Wind of Change

Evolution of humans is a travesty. Over the past several thousand years, we have progressed from being nomads to building civilizations with common social, moral and cultural constructs. We have created a community where we each fit into a capacity and are able to reap benefits that would otherwise be impossible individually. We are capable of reasoning, reflective learning and possess the ability to communicate feelings, thoughts and opinions through a rich language and several complex artifacts. The kind of immense power we silently carry with us is exhilarating.

As a side effect of being validated as the most intelligent species on the planet, we feel indestructible, like the universe owes us everything we demand for, including immortality.

However, in the process of getting really far really fast, we left a chasm in our ethical ideologies.

As kids, circumstances hound us into either bullying or being bullied. I was bullied, for the most part, by girls or women. In an attempt to trim the fat, the tyrants of the lot tend to submit everyone through the process of natural selection. You either survive and make it to the other side, or you fail horribly and crawl back into the grave you dug for yourself. I had made my peace with the latter. I have come across three kinds of tormentors.

Girlfriends who silently hate you.

Mean girls whose holy grail is making you miserable.

Professors who exhaustively ridicule you.

The upside to being railroaded through ages twelve to sixteen was that I managed to hit rock bottom quite early on. I couldn’t possibly have sunk any lower. But I managed to scrap together some will to rally on.

As we try to squeeze into a self-created hole in today’s social syndicate, we find ourselves in situations where we are forced to make ethical decisions. A general observation I have made growing up was that our framework for choosing right over wrong is conflated. As a society, we may advocate or prohibit certain kinds of behaviors we deem appropriate or sinful. But, we fail to address the full range of choices we are faced with.

Being a woman is hard. I know that it sounds like a blanket statement. For the longest time, I was told that I am too man-ish to sustain female friendships. People around me were more at ease with a world where I only socialize with men. I was ostracized on account of a false notion. And it really didn’t help that I had short hair.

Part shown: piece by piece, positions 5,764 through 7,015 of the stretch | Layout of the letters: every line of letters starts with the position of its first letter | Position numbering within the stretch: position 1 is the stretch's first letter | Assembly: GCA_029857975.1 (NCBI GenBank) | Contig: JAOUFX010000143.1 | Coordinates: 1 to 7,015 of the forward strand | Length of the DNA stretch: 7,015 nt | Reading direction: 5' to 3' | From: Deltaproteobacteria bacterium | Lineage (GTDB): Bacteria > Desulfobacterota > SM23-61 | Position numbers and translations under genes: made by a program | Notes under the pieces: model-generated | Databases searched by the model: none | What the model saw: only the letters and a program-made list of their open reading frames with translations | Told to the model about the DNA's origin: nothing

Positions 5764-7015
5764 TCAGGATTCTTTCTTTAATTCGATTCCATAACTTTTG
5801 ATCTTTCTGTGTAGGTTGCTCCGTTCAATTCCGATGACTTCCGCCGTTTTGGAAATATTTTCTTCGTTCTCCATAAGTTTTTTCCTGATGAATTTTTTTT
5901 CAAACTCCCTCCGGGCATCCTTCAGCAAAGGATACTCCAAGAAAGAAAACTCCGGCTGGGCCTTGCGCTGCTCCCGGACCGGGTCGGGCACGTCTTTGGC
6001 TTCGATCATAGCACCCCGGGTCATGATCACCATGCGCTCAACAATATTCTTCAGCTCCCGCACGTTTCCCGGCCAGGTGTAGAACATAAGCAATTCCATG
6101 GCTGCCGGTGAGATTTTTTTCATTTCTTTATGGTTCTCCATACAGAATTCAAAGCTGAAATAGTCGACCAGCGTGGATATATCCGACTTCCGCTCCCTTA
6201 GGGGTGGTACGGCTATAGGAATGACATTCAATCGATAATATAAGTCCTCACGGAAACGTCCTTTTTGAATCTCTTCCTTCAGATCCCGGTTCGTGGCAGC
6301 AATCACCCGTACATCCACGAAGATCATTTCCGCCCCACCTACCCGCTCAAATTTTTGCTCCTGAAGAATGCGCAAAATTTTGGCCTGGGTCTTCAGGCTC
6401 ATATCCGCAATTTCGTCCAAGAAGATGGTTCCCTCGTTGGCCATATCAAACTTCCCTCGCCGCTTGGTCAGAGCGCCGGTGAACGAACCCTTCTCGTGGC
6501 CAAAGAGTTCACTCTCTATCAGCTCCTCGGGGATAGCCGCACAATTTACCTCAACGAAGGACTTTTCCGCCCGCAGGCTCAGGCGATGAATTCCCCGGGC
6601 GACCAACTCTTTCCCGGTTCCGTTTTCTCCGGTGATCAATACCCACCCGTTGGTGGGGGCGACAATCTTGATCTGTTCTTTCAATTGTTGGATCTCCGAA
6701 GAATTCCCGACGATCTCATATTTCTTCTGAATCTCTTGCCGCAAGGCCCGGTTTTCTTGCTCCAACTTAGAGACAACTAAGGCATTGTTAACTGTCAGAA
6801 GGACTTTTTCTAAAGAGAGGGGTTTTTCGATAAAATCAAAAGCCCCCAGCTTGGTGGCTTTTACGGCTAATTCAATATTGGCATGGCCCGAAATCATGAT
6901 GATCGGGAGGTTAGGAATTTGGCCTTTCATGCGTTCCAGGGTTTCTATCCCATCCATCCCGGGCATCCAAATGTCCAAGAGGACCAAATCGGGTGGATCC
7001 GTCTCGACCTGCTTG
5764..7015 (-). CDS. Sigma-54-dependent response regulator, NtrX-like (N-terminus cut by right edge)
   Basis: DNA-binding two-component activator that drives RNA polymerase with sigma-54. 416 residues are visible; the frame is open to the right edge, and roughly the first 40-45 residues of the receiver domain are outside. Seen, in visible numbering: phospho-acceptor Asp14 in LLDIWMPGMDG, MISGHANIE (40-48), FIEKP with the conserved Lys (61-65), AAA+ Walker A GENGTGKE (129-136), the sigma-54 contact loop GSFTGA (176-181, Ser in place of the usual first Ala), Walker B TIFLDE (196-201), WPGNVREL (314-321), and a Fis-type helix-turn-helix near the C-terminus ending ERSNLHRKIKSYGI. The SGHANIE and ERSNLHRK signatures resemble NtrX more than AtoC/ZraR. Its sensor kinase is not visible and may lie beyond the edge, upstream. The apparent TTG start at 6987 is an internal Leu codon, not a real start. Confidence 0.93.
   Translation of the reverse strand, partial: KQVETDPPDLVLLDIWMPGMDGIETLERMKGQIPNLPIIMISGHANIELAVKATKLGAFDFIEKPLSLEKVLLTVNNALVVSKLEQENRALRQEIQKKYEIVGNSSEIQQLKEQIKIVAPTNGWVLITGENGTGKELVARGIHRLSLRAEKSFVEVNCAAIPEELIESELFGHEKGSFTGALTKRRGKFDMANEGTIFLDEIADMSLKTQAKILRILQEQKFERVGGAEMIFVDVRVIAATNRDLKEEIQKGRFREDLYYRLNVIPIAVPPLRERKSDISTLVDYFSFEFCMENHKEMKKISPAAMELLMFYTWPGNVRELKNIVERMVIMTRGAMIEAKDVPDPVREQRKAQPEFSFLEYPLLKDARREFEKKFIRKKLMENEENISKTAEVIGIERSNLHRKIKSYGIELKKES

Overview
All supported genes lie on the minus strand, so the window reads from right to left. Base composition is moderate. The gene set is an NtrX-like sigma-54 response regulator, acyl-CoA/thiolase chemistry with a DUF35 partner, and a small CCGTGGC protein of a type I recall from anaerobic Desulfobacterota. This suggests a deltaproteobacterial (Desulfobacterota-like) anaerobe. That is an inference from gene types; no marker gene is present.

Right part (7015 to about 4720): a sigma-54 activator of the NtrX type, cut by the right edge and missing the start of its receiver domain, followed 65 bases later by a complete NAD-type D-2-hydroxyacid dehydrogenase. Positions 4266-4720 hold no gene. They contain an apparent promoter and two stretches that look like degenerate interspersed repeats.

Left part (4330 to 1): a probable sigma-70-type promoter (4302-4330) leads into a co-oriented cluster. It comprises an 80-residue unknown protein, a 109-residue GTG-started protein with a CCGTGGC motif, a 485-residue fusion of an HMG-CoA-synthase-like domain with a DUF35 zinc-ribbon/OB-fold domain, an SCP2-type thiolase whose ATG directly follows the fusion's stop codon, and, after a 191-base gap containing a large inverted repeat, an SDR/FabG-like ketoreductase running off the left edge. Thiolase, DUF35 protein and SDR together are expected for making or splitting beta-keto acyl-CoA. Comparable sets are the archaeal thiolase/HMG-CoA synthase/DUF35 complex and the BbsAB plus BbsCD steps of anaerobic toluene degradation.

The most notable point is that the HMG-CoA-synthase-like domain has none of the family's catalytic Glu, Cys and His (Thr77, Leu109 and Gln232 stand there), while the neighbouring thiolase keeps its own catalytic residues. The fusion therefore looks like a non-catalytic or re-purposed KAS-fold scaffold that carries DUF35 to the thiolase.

Setting foot into adulthood, I was faced with more excruciating trials. I was forced to interact with chauvinistic imbeciles with a straight face while they bad-mouthed my merit or my body. I was always too fat, too perceptive or way too vocal to be a woman.

Morality is a concept that transgresses the boundary between society and rationality. Most of us, tend to rationalize a move based on the outcome. We are wired to throw punches before we question if it is the right step forward. Deontology preaches that the morality of an action should depend on the action itself and not its consequence. This should ideally be as simple as applying a set of rules. It completely eliminates any subjectivity and essentially, dumbs the decision-making down for us. And yet, we fail to make ethically valid choices.


When I graduated from USC, I ended up moving to Seattle and hitting refresh on my social circle. I reconnected with a fellow classmate and decided to get coffee with him. I don’t remember having spoken to him more than once in college. However, being the polite doormat I was back then, I quietly let the mind-numbingly boring conversation consume me. Just when I thought it was over, he threw my feminist supersenses a bone with a complete tangent.

“I cannot believe so many of you actually have a high-paying job.”

I watched him point at me as he said that, but I kept complete calm. I could have gone ballistic or snapped back at him with a wisecrack. But, I didn’t. I didn’t believe I could get through his thick skull in the short duration I had with him.

I realized that he, like most of us, didn’t exhibit ethical behavior when faced with this situation because his intellectual makeup didn’t find any of the necessary conditions for it.

He couldn’t anticipate the outcome of him saying it to me.

He didn’t see a value in trying to please me.

He didn’t possess the competency to choose an alternative course of action.

So, what can we expect from mankind?

We can identify attributes unique to our personality that could motivate us. We could set a benchmark for the person we want to be and help that drive our actions. We could force ourselves to think ahead, chart out the aftermath in our heads. Right and wrong aren’t as gray as we hold them to be. There are gestures that are objectively unseemly.

A good starting point would be establishing precepts for the black and white. Societal, religious and cultural pressure leads to contrasting ethical views in us. Some we are coerced into believed. Some we eventually start believing to be true.

With radical changes, we need to be badgered and held accountable for our actions. We each need to find the right purpose to fight for. It may be gradual, but finding our voices to exact change is pivotal in the eventuality of a morally aware world.


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